23 May 2014 Optical remote sensing of sound in the ocean
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Abstract
We are proposing a novel remote sensing technique to measure sound in the upper ocean. The objective is a system that can be flown on an aircraft. Conventional acoustic sensors are ineffective in this application, because almost none (~ 0.1 %) of the sound in the ocean is transmitted through the water/air interface. The technique is based on the acoustic modulation of bubbles near the sea surface. It is clear from the ideal gas law that the volume of a bubble will decrease if the pressure is increased, as long as the number of gas molecules and temperature remain constant. The pressure variations associated with the acoustic field will therefore induce proportional volume fluctuations of the insonified bubbles. The lidar return from a collection of bubbles has been shown to be proportional to the total void fraction, independent of the bubble size distribution. This implies that the lidar return from a collection of insonified bubbles will be modulated at the acoustic frequencies, independent of the bubble size distribution. Moreover, that modulation is linearly related to the sound pressure. The basic principles have been demonstrated in the laboratory, and these results will be presented. Estimates of signal-to-noise ratio suggest that the technique should work in the open ocean. Design considerations and signal-to-noise ratios will also be presented.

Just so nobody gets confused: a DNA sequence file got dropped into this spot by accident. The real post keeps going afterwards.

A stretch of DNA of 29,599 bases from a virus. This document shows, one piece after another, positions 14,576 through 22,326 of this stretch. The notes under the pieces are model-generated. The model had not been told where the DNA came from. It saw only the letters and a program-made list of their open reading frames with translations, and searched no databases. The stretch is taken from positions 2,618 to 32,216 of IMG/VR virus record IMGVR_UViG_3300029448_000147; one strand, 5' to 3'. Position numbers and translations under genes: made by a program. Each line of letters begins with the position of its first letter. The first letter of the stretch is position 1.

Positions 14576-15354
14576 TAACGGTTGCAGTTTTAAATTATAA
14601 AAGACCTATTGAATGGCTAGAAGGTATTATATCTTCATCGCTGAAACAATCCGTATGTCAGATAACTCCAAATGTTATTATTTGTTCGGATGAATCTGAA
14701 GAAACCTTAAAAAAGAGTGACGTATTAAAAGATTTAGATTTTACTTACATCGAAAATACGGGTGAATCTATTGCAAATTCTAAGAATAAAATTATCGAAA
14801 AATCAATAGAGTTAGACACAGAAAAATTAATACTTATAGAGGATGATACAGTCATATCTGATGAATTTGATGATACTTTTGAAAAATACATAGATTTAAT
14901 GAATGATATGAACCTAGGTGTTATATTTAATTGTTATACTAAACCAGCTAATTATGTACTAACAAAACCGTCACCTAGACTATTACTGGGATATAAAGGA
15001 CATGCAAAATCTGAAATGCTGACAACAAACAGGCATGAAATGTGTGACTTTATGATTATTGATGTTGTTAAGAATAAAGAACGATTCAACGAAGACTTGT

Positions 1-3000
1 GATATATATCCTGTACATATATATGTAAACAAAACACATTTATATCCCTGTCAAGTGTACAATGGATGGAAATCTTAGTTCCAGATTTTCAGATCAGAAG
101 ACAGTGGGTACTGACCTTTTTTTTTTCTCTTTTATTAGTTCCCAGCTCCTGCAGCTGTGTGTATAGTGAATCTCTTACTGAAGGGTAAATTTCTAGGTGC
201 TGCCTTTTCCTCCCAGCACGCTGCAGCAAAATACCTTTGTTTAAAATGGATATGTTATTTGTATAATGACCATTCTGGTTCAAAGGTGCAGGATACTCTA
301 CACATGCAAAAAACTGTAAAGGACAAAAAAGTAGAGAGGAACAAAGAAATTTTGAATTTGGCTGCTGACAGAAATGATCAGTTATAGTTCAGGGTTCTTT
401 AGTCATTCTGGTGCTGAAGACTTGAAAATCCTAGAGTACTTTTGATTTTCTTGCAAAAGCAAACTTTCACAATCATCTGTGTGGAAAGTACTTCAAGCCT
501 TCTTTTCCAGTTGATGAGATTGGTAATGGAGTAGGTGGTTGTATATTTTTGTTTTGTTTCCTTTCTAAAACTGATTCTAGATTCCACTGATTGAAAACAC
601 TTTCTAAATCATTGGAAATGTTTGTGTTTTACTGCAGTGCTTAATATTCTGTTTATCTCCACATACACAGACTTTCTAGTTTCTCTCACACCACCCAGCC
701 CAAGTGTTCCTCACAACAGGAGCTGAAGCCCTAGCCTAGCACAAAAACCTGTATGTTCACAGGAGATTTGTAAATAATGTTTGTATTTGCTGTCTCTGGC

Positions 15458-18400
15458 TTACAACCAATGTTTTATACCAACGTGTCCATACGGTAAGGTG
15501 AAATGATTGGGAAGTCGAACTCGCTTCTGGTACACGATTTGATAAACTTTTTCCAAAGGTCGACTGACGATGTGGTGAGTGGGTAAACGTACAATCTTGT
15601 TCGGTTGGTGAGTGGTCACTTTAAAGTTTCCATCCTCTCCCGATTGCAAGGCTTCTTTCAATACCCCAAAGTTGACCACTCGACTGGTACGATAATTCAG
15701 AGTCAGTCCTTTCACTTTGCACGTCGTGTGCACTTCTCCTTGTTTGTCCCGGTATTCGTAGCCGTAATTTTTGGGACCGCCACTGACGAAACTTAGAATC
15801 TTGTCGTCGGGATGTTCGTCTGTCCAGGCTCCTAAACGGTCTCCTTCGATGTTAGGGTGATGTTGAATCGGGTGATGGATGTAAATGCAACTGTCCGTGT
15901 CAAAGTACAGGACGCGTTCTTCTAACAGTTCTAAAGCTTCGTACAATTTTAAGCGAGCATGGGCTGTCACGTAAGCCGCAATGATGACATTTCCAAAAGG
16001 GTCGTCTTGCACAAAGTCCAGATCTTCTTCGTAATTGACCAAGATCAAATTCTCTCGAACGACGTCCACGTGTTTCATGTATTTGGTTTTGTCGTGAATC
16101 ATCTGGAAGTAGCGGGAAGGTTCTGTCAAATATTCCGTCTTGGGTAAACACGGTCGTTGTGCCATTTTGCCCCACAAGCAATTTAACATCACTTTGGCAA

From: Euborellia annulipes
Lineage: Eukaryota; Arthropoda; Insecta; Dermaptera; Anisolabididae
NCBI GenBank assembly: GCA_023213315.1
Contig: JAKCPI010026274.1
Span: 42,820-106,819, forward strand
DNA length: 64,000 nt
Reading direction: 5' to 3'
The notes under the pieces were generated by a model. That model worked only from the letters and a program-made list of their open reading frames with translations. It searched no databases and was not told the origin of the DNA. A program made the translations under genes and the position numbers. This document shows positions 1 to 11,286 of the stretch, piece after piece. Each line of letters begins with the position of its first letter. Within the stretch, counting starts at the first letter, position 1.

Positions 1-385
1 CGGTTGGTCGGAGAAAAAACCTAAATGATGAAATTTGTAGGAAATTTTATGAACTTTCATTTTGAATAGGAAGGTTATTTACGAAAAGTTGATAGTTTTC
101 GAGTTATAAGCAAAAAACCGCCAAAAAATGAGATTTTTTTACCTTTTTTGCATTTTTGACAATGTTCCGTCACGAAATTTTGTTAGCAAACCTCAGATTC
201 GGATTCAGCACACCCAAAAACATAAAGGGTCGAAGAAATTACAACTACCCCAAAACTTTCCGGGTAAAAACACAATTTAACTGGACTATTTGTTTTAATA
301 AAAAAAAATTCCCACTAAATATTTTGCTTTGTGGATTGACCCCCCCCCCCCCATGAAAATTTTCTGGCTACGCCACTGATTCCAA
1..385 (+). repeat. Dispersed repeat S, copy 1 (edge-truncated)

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James H. Churnside, Konstantin Naugolnykh, Richard D. Marchbanks, "Optical remote sensing of sound in the ocean", Proc. SPIE 9111, Ocean Sensing and Monitoring VI, 91110T (23 May 2014); doi: 10.1117/12.2052930; https://doi.org/10.1117/12.2052930
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